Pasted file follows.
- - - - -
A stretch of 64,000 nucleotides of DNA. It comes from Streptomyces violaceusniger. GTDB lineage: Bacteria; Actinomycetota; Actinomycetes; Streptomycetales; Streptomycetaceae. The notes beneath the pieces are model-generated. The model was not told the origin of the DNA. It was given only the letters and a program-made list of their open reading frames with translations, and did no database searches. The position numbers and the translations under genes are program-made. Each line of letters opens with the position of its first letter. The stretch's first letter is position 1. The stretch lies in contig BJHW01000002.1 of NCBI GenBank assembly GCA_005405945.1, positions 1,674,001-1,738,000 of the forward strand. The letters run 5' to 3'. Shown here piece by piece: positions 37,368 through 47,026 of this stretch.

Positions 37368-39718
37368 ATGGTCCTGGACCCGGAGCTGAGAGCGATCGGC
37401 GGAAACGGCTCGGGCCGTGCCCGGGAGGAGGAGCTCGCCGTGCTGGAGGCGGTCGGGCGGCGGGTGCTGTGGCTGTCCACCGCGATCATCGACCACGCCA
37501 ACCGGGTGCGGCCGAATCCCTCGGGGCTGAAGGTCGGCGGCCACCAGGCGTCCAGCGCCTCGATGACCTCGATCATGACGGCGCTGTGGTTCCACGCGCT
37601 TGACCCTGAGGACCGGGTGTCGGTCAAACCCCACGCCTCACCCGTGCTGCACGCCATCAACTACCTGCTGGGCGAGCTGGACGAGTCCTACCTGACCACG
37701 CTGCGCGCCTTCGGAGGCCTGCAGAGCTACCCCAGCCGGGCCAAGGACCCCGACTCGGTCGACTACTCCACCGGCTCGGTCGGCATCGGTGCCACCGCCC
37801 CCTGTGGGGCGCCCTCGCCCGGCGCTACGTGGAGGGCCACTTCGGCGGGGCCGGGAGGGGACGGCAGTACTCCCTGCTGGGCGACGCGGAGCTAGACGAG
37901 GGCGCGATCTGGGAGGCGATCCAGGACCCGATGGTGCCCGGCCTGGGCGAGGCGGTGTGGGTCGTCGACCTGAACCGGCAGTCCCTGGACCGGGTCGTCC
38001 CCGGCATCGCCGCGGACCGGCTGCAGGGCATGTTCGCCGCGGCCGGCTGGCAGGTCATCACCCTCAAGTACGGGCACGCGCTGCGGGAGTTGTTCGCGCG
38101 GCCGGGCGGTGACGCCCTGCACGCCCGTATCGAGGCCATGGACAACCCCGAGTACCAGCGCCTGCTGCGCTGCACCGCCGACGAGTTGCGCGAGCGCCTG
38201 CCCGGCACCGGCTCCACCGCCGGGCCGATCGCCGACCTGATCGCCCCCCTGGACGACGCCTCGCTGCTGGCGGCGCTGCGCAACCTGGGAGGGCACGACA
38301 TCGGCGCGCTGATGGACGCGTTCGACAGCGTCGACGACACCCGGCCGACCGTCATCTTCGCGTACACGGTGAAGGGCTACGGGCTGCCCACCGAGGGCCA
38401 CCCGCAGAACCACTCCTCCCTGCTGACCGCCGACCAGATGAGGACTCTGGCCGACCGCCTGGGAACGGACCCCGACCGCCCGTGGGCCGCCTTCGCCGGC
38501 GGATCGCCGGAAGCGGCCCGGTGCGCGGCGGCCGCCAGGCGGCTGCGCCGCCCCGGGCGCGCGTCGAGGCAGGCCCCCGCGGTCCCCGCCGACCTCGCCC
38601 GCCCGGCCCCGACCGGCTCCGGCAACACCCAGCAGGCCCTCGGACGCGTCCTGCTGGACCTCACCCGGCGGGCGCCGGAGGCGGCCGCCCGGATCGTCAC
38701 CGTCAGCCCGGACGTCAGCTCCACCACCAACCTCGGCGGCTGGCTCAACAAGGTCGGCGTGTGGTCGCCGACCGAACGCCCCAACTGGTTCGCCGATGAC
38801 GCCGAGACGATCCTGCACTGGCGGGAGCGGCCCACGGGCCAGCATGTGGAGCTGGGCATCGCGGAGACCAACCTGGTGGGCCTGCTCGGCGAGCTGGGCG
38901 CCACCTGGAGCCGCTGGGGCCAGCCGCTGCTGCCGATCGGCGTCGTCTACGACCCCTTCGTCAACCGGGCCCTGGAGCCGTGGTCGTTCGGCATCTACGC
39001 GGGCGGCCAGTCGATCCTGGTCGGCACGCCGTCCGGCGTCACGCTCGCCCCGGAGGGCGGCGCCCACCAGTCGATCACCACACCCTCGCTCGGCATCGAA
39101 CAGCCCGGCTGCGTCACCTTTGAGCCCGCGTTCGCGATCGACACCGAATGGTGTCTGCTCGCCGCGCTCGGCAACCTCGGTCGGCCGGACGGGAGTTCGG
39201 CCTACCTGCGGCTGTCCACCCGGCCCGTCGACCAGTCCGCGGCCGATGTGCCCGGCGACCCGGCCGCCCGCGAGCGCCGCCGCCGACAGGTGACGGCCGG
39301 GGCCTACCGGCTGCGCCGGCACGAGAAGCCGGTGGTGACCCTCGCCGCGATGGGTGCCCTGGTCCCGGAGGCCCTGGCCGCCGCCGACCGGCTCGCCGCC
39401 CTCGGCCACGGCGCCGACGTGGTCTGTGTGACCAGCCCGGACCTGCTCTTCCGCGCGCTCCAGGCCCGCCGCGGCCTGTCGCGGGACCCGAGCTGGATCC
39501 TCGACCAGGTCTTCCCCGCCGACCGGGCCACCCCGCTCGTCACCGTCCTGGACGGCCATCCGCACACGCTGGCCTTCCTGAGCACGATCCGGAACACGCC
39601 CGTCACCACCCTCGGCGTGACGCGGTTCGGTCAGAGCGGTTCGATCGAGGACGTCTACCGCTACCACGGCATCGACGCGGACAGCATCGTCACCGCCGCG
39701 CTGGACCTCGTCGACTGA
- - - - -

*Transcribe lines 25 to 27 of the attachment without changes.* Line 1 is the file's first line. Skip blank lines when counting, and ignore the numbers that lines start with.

39501 TCGACCAGGTCTTCCCCGCCGACCGGGCCACCCCGCTCGTCACCGTCCTGGACGGCCATCCGCACACGCTGGCCTTCCTGAGCACGATCCGGAACACGCC
39601 CGTCACCACCCTCGGCGTGACGCGGTTCGGTCAGAGCGGTTCGATCGAGGACGTCTACCGCTACCACGGCATCGACGCGGACAGCATCGTCACCGCCGCG
39701 CTGGACCTCGTCGACTGA